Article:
A Wrinkle in Time
A Wrinkle in Time
Farrar Straus Giroux, Hardcover, 9780374386160, 262pp.
Publication Date: January 31, 2012
Fifty years ago, Madeleine L'Engle introduced the world to A Wrinkle in Time and the wonderful and unforgettable characters Meg and Charles Wallace Murry, and their friend Calvin O'Keefe. When the children learn that Mr. Murry has been captured by the Dark Thing, they time travel to Camazotz, where they must face the leader IT in the ultimate battle between good and evil a journey that threatens their lives and our universe. A Newbery Award winner, A Wrinkle in Time is an iconic novel that continues to inspire millions of fans around the world. This special edition has been redesigned and includes an introduction by Katherine Paterson, an afterword by Madeleine L'Engle's granddaughter Charlotte Jones Voiklis that includes photographs and memorabilia, the author's Newbery Medal acceptance speech, and other bonus materials.
“A Wrinkle in Time is one of my favorite books of all time. I’ve read it so often, I know it by heart. Meg Murry was my hero growing up. I wanted glasses and braces and my parents to stick me in an attic bedroom. And I so wanted to save Charles Wallace from IT.”—Meg Cabot
“A book that every young person should read, a book that provides a road map for seeking knowledge and compassion even at the worst of times, a book to make the world a better place.”—Cory Doctorow “[L’Engle’s] work is one of the things that made me a writer, a science fiction and fantasy fan, an avid reader. Hers were the first books I read that mixed math and magic, the quest and the quantum.”—Scott Westerfeld “A Wrinkle in Time taught me that you can tackle even the deepest and most slippery concepts of physics and philosophy in fiction for young readers. It’s a great lesson for all writers, and a tough tesseract to follow.”—David Lubar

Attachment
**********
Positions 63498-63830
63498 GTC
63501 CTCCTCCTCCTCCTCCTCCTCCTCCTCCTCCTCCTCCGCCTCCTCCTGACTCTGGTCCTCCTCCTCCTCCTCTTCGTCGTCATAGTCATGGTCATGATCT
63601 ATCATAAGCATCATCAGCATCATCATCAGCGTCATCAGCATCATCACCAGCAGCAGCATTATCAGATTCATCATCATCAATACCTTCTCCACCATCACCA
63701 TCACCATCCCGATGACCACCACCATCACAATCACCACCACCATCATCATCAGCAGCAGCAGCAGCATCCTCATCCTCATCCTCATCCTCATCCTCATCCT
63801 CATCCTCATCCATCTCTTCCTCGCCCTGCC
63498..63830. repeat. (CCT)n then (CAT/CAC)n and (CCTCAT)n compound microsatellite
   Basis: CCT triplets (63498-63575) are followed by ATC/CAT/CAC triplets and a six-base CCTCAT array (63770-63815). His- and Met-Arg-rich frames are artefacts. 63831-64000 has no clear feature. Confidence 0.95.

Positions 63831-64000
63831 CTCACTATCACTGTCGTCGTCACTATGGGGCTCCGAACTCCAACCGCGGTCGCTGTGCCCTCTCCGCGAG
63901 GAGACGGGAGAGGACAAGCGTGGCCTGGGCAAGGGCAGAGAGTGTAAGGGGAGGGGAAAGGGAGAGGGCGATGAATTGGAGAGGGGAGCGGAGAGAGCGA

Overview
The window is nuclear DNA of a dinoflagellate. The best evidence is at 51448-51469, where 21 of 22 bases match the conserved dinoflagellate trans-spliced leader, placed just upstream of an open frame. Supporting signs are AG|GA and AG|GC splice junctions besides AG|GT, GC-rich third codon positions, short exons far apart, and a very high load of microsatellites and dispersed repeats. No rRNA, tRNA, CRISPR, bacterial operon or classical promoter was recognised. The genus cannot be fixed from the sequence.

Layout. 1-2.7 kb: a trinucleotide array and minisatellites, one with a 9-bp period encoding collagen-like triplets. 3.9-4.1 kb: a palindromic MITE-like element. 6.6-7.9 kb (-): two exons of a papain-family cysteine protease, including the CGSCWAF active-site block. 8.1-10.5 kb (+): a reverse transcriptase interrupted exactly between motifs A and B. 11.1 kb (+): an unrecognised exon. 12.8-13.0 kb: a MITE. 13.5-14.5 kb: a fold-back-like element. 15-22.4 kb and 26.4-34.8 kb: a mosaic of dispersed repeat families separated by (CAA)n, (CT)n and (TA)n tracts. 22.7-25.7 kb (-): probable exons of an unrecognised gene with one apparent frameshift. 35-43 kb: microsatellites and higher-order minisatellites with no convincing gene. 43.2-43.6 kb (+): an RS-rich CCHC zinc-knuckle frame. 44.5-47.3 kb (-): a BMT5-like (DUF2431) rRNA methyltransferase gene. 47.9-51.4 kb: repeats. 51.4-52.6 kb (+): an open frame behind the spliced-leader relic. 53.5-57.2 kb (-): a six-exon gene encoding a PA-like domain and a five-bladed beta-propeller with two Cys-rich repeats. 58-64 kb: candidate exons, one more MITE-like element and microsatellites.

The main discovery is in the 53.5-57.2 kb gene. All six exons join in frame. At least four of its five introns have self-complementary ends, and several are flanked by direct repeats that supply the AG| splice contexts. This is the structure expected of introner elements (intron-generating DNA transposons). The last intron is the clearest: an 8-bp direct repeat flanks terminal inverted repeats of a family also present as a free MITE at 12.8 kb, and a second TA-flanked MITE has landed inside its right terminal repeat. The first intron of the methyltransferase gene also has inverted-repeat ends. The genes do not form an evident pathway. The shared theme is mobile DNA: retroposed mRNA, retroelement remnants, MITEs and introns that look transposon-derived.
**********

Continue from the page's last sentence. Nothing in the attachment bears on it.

How did a book featuring complex discussions about quantum physics, theology and mathematics become a beloved children's book? Madeleine L'Engle's classic had a rocky path to publication. More at NPR.org
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